What is LIBS?

Laser-Induced Breakdown Spectroscopy (LIBS) is a spectroscopic technique using a laser-generated plasma to ablate and excite a sample, which can initially be in solid, liquid, or gaseous form.

Emission generated from the plasma is used to identify material constituents and can be used to identify, sort, and classify materials.

What can LIBS be used for?

LIBS can be used both in-process and in the laboratory for material identification. A very versatile method, it has the primary advantages of

  • Rapid analysis
  • Sensitive measurement of light elements like H, Li, C, and others
  • Little sample preparation
  • Sensitive to a wide variety of elements
  • Simultaneous reporting of elements

How does LIBS work?

Laser-Induced Breakdown Spectroscopy utilizes a focused pulse from a high peak-power laser to create a plasma in or on a solid, liquid, or gaseous media. Some of the energy in the plasma is used to ablate solid or liquid material (if present), and the plasma rapidly expands, sending a shock wave into the surrounding media. In the core of the plasma, effective temperatures can easily exceed 50,000 K or several eV. During this stage, material in the core of the plasma is vaporized and atomized, and the plasma is typically highly ionized.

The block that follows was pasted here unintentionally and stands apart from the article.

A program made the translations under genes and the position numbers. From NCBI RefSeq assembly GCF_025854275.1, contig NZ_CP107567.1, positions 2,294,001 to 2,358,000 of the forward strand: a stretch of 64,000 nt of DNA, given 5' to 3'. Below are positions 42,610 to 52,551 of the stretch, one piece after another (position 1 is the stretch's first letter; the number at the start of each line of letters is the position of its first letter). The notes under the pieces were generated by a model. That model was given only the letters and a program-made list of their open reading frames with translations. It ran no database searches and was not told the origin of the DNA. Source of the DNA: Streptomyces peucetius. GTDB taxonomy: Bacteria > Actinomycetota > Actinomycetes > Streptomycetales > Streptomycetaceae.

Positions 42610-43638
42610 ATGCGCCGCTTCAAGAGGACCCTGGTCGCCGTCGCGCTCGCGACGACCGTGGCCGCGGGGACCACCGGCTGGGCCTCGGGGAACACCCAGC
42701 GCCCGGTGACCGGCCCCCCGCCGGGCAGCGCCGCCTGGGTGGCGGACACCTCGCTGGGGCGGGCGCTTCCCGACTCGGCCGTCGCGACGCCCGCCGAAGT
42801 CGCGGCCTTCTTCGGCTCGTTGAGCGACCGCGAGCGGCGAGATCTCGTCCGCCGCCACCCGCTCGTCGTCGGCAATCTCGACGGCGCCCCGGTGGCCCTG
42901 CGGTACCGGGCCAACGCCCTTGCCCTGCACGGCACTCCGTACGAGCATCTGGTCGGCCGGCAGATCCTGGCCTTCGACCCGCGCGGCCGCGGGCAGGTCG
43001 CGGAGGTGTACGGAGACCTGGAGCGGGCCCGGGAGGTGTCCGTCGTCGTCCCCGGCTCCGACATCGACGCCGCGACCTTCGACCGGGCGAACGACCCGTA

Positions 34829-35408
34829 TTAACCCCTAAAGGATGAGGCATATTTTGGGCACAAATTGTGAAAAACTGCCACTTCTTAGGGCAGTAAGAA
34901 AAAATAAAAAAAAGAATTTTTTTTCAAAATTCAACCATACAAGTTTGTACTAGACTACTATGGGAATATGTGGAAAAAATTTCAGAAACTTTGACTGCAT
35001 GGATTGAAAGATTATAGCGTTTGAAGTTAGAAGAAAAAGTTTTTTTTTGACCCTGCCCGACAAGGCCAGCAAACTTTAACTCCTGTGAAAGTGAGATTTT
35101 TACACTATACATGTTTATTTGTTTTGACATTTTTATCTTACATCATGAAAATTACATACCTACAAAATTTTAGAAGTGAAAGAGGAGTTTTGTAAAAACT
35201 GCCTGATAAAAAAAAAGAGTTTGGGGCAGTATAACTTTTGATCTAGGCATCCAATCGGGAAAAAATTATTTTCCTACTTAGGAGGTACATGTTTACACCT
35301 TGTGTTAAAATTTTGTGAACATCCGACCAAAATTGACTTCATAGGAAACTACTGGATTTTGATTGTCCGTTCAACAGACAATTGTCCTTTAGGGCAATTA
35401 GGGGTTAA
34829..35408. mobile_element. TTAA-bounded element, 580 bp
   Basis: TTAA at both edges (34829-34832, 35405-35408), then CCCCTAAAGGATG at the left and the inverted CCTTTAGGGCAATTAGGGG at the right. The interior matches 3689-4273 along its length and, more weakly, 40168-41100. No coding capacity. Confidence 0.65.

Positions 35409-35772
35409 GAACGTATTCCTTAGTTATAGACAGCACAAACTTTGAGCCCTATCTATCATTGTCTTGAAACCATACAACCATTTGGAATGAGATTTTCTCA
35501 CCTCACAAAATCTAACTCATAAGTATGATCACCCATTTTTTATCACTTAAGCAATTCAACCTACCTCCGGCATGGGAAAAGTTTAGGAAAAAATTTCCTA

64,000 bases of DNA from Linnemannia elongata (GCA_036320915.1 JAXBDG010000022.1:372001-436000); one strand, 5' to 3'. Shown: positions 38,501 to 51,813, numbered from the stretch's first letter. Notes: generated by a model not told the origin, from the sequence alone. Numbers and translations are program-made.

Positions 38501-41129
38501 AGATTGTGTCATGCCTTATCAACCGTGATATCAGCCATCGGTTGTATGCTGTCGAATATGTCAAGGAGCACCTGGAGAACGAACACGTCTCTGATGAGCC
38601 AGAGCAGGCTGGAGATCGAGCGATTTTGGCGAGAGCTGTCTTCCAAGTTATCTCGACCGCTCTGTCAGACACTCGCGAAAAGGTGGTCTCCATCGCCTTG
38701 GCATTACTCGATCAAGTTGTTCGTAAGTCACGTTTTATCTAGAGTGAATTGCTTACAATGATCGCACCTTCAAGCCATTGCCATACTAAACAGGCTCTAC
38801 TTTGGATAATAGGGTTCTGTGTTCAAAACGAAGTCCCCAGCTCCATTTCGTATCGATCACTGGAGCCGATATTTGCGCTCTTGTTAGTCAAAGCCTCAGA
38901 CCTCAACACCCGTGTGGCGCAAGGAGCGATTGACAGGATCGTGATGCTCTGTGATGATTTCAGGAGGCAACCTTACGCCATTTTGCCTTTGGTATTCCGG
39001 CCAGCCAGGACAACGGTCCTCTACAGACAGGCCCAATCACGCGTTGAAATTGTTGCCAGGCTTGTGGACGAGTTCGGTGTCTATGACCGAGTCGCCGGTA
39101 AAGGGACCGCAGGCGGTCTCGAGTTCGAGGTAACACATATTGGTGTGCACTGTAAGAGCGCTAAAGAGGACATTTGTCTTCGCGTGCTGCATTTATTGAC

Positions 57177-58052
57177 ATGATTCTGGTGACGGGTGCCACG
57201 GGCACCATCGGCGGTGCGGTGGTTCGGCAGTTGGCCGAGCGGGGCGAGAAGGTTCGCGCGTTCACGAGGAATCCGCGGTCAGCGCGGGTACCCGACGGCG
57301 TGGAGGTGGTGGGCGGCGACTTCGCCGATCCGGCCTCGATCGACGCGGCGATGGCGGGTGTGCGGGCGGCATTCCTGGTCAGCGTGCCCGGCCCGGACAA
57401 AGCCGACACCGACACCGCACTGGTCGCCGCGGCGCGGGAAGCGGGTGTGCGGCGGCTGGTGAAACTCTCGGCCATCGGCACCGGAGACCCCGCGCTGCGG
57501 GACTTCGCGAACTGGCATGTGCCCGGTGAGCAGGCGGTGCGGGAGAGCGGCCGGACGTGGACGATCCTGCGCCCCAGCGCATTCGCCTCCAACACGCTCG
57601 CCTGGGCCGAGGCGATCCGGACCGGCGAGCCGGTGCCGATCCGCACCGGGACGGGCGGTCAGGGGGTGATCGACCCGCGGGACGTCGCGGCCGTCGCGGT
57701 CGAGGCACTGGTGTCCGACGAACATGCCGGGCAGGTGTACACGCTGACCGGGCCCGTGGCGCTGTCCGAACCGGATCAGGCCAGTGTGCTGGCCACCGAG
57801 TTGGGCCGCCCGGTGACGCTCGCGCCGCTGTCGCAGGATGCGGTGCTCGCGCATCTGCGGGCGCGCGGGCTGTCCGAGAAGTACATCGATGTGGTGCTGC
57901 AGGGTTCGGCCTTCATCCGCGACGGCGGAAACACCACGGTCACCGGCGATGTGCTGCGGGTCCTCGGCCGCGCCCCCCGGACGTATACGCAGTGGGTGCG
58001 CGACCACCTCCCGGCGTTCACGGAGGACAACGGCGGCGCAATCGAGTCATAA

Depending on conditions, but typically after 0.5 – 1 microsecond, the neutral states of the plasma typically reach local thermodynamic equilibrium. From this time onward, upper electronic states of atoms are thermally populated in Boltzmann equilibrium, such that the emission intensity of the atomic fluorescence I ~ exp(E/kT), where E is the upper state energy level of the fluorescing species.

As the plasma cools, continuum emission from the plasma (Bremstraalung emission) fades, typically much faster than emission lines from neutral and singly-ionized atomic lines, such that each elemental emission line has a particular optimum in a particular plasma. This optimum depends on the time / temperature history of the plasma, which in turn is dependent on the laser pulse energy and pulse length.

For typical 50 – 400 mJ, ~10 ns pulses, the sequence of events in the plasma is shown below; in higher-energy, longer-pulse plasmas, events are shifted to longer times, while for lower energy, shorter-pulse plasmas events are at shifted to shorter times